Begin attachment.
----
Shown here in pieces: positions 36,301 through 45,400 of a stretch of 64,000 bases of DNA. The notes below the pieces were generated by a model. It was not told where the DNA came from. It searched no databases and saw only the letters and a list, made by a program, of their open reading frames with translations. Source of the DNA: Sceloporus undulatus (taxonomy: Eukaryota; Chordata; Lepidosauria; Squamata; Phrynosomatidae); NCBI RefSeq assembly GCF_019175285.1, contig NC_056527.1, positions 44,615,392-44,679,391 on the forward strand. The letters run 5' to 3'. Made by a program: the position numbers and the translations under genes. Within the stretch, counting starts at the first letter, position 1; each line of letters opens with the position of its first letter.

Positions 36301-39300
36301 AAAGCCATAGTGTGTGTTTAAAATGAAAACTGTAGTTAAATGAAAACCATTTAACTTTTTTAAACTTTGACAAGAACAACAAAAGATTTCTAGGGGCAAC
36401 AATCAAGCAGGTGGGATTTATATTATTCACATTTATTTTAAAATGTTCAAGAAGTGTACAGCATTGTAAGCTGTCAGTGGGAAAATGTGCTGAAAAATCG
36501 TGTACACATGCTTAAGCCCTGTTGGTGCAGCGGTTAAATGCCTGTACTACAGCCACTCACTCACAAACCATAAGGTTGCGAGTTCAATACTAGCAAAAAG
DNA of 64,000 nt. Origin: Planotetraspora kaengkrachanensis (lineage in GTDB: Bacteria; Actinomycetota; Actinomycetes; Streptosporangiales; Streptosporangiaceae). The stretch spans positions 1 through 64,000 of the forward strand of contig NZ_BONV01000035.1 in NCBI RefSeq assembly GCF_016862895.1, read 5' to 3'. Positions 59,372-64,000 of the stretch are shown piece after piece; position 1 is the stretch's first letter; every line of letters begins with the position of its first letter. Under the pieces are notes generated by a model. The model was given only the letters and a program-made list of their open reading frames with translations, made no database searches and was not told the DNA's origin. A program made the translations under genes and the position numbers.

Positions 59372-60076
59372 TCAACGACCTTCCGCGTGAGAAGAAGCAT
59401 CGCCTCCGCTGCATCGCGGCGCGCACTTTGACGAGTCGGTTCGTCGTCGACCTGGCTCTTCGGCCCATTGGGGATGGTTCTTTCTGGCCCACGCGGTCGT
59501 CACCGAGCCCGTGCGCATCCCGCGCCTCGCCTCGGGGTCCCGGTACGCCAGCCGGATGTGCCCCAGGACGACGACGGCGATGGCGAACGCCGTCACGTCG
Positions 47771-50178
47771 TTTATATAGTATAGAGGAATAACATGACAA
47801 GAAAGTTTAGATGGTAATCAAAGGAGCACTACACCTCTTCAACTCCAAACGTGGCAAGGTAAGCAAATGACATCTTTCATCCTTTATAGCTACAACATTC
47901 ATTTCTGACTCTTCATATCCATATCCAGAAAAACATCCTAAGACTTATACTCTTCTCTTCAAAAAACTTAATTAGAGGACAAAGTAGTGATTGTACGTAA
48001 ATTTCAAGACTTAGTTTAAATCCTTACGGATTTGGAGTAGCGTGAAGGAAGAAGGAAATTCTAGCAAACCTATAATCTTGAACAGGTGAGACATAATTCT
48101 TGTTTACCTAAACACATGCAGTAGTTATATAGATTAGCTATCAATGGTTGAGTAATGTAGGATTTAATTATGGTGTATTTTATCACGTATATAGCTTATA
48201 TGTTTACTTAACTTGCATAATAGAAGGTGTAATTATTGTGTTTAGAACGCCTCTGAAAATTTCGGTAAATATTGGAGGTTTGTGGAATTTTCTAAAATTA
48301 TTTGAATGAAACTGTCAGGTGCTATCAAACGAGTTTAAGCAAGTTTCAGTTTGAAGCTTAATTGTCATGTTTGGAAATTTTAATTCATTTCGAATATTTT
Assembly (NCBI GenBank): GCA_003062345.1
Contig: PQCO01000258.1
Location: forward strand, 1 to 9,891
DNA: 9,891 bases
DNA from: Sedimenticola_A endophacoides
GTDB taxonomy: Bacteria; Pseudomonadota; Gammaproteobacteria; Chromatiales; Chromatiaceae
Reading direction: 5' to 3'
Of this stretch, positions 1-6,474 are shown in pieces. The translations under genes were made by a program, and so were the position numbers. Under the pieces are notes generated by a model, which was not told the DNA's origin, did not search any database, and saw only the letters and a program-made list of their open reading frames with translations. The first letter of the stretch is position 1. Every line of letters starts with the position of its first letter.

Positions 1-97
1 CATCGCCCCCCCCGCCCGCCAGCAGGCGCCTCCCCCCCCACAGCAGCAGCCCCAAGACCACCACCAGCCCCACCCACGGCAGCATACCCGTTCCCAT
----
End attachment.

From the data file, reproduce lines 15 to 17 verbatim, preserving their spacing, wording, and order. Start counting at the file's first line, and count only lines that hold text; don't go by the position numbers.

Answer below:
48001 ATTTCAAGACTTAGTTTAAATCCTTACGGATTTGGAGTAGCGTGAAGGAAGAAGGAAATTCTAGCAAACCTATAATCTTGAACAGGTGAGACATAATTCT
48101 TGTTTACCTAAACACATGCAGTAGTTATATAGATTAGCTATCAATGGTTGAGTAATGTAGGATTTAATTATGGTGTATTTTATCACGTATATAGCTTATA
48201 TGTTTACTTAACTTGCATAATAGAAGGTGTAATTATTGTGTTTAGAACGCCTCTGAAAATTTCGGTAAATATTGGAGGTTTGTGGAATTTTCTAAAATTA